North Carolina Legislative Update – February 2023

Just two months into 2023, and advocates across North Carolina have been hard at work on state and federal levels to bolster policy priorities and access for Alzheimer’s disease and related dementias from a public health perspective. 

Federal Advocacy

The 118th Congress convened on January 3, 2023, with a delegation of 14 members of the House of Representatives and two members of the Senate. Of our 16 federal representatives, six were new to their position in Washington. This gave Alzheimer’s advocates an exciting opportunity to begin building relationships with their members of Congress, sharing their personal stories, and asking for support for important Alzheimer’s priorities. 

Advocates have urged their members of Congress to join the bipartisan Congressional Task Force on Alzheimer’s Disease and to join representatives from across the country in urging the Centers for Medicare & Medicaid Services to allow access to FDA-approved Alzheimer’s treatments. We invite you to use your voice & join our advocates in asking your representatives to support these priorities by clicking the links above. 

Over a two-week period at the end of January, advocates met with Congressional District Offices across the state to discuss the importance & urgency of being able to access FDA-approved Alzheimer’s treatments and encouraging their members of Congress to join the Congressional Task Force on Alzheimer’s Disease, which has grown bipartisan congressional support for policies that improve the lives of people impacted by Alzheimer’s and all other dementia since 1999. Advocates leveraged their own passion for more support & care that stems from their own experiences with dementia and made meaningful pleas to their federal representatives. 

Resulting from conversations had during District meetings, Congresswoman Deborah Ross who represents District 2, joined a bipartisan letter led by House of Representatives colleagues that urged CMS to re-evaluate their coverage determination. Following Rep. Ross’ support, both Senator Tillis and Senator Budd signed a comparable Senate letter. North Carolina was one of only 2 states that had both of their Senators sign the letter. We are very appreciative of the support of Senator Tillis, Senator Budd, and Congresswoman Ross for their continued support of their constituents living with dementia, their caregivers, and their commitment to seeing a world without Alzheimer’s.

Thanks to our advocates’ voices that were instrumental in gaining support for treatment access.

State Advocacy

The Alzheimer’s Association is calling on North Carolinians to turn the North Carolina State Capitol purple for Alzheimer’s disease and other forms of dementia. On Wednesday, March 15 advocates from around the state will convene in Raleigh to support the fight against Alzheimer’s for the N.C. State Advocacy Day.

The event – which takes place from 9 a.m. – 2:30 p.m. beginning at the North Carolina Museum of History – will be an opportunity for the public and those affected by Alzheimer’s and other forms of dementia to take action and speak up for the needs and rights of people living with and their families. Attendees will:

  • learn about the legislative process; meet face-to-face with elected officials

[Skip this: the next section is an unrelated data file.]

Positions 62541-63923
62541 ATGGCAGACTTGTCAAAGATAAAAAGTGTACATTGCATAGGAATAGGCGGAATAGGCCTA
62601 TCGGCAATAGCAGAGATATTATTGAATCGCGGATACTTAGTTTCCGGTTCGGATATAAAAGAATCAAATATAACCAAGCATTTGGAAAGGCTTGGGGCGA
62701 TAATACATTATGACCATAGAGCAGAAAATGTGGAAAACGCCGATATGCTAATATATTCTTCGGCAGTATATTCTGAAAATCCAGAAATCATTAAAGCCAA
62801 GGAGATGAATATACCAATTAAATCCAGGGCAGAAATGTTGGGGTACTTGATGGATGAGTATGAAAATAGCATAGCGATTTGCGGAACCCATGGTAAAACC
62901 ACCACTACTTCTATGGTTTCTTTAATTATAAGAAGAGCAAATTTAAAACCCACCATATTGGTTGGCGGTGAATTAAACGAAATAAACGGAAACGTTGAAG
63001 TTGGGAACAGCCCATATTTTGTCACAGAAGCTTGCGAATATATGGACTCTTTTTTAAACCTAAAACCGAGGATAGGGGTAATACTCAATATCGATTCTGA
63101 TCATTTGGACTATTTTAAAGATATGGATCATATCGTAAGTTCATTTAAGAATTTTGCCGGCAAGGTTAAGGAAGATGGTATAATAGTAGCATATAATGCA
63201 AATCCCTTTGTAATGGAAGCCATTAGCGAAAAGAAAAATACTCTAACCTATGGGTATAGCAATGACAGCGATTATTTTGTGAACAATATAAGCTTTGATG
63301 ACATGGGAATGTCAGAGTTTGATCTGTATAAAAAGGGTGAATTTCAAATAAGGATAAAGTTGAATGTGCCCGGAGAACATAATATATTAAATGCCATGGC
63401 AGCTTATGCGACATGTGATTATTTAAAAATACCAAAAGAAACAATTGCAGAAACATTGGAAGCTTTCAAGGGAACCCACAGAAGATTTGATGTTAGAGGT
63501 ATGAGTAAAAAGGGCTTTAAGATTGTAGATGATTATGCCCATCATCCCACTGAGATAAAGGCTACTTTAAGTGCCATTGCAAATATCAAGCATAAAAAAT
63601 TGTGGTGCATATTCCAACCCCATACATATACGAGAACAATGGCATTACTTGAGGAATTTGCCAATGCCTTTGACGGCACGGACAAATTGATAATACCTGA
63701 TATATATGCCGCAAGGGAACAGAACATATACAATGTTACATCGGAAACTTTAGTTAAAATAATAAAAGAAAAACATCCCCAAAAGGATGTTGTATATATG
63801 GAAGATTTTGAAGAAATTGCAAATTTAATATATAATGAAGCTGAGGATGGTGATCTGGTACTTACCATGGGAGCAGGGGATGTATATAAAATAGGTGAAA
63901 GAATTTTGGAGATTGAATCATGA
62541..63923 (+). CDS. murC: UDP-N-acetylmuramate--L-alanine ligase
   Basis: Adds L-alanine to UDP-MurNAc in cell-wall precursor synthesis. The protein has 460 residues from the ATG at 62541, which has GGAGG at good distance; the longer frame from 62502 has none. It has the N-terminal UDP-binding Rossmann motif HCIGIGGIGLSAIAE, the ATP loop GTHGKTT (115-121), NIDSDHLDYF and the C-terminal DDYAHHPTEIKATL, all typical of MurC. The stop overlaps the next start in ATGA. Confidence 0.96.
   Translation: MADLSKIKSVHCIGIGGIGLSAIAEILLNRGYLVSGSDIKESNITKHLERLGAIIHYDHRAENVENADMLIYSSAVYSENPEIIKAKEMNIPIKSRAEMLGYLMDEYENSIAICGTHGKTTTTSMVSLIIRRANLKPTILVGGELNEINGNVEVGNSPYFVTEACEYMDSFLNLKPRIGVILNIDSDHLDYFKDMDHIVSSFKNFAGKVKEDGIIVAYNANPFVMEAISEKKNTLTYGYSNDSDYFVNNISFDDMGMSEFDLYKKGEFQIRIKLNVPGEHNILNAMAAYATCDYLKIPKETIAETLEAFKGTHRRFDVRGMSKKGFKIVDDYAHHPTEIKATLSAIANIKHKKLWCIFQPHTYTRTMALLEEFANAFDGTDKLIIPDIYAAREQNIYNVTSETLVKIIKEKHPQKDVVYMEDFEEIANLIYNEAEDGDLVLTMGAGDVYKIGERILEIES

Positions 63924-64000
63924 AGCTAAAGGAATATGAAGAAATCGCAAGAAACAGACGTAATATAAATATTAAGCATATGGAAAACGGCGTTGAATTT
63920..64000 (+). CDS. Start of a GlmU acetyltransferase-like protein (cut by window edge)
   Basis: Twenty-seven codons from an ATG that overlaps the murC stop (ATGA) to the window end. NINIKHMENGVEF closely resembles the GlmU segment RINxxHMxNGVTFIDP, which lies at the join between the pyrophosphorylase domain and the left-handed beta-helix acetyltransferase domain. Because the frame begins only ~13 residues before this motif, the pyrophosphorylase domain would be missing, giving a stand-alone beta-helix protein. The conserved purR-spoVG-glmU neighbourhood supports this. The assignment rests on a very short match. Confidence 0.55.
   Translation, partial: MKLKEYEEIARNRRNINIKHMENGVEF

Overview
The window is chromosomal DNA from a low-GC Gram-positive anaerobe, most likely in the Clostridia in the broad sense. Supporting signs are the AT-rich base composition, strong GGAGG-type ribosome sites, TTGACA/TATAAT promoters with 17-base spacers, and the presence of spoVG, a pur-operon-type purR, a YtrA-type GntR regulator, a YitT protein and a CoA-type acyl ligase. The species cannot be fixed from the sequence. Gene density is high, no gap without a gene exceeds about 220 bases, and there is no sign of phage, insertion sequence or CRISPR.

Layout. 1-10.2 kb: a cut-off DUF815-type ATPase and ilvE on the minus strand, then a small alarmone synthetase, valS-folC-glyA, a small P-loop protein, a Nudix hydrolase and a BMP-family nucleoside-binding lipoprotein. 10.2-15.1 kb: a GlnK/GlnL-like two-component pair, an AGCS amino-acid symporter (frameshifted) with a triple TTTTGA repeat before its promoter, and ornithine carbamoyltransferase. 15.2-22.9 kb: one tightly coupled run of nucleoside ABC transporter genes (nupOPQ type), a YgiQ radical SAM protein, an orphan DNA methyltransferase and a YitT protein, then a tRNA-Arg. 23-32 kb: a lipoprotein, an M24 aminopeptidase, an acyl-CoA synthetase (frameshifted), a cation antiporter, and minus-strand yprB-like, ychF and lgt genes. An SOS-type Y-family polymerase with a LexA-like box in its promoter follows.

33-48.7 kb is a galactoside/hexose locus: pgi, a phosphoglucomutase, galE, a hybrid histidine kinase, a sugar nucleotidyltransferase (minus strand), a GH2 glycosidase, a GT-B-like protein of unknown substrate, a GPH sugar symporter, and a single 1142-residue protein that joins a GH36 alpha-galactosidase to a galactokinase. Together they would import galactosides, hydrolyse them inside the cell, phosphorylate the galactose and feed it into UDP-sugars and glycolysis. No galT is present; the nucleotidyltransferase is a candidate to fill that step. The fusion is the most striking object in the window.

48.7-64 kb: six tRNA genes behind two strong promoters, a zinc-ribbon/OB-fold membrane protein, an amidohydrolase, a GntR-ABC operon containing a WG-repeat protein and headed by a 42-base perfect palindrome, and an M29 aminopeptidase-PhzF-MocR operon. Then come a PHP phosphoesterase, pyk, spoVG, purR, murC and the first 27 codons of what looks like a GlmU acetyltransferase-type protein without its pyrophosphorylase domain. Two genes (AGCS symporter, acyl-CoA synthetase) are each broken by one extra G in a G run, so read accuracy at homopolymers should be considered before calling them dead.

• meet face-to-face with elected officials
  • share their personal story with key decision makers
  • and bring awareness to the importance of the Alzheimer’s Association’s public policy priorities

“Alzheimer’s disease is one of the most critical public health issues in America. This is why we unrelentingly advocate for public policies that increase quality of life and support all those affected,” said Katherine L. Lambert, Alzheimer’s Association regional leader for the Carolinas and Georgia. “Representation from our communities across North Carolina is paramount. That’s why we urge as many people as possible to join us for our North Carolina Advocacy Day. By working together, we are making an impact.”

Attendees will hear an overview of the public health crisis of Alzheimer’s in North Carolina, as well as updates from the task forces for the North Carolina BOLD Core Capacity grant and the Dementia Capable NC State Plan. Advocates will be speaking to elected officials and their designated representatives regarding a few key areas:

  • Codifying the Dementia-Capable North Carolina State Plan to ensure infrastructure is established to address the growing dementia crisis.
  • Inclusion of dementia into relevant existing public health outreach campaigns, particularly in communities at greater risk of developing dementia.
  • Incorporation of dementia as a noted medical diagnosis on discharge paperwork to help those navigating the appeals process for an involuntary discharge notice.

There is no charge to participate, but registration is required to ensure an accurate headcount. No prior experience required, but attendees will be asked to participate in a training call prior to the event. 

Register for N.C. State Advocacy Day by March 10 at or by calling 336.814.3721.

Alzheimer’s disease is one of the most critical public health issues in America. This is why we are unrelentingly advocating for public policies that increase critical research funding and support all those affected. Now is the time to join us.

There have been great strides in policy, but there is still much work to be done. To continue gaining support for our policies, volunteer advocates will continue to share their stories with their elected officials in the coming months. Interested in learning more about our advocacy program at either the state or federal level?

Visit to explore ways to get involved. 


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